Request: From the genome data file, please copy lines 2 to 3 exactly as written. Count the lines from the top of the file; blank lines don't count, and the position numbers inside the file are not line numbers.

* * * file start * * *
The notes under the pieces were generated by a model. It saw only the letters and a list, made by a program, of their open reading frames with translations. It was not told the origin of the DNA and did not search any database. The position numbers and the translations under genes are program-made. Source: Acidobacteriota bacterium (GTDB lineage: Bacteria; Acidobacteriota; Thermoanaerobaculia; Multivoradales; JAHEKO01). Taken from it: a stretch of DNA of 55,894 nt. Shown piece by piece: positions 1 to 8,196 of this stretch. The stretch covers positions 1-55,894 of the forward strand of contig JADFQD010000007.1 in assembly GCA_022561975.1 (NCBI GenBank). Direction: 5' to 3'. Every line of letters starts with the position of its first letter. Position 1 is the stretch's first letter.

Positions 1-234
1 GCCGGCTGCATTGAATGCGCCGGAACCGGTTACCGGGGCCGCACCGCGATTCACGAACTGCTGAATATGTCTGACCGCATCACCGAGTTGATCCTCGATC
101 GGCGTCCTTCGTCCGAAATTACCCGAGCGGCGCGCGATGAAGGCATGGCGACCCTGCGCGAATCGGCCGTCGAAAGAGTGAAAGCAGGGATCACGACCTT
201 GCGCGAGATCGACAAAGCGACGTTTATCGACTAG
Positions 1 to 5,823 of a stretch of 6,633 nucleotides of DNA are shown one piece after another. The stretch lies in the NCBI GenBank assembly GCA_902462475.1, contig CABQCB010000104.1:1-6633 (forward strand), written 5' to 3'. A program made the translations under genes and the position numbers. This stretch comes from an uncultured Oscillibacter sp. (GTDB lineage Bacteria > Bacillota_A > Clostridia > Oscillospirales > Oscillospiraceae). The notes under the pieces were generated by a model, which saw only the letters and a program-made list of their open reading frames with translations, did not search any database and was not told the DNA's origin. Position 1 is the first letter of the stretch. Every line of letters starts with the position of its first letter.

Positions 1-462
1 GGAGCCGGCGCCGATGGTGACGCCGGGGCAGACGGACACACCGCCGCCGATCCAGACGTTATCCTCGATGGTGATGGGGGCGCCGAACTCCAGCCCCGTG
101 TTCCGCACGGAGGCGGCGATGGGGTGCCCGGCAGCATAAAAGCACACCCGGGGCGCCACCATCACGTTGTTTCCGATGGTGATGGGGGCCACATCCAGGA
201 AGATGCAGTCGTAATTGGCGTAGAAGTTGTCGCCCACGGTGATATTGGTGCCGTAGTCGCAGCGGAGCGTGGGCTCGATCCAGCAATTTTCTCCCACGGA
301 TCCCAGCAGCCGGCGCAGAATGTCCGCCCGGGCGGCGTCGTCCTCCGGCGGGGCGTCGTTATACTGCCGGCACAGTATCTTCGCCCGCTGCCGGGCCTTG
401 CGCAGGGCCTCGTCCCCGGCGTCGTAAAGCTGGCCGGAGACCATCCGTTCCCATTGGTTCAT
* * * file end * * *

Positions 1-234
1 GCCGGCTGCATTGAATGCGCCGGAACCGGTTACCGGGGCCGCACCGCGATTCACGAACTGCTGAATATGTCTGACCGCATCACCGAGTTGATCCTCGATC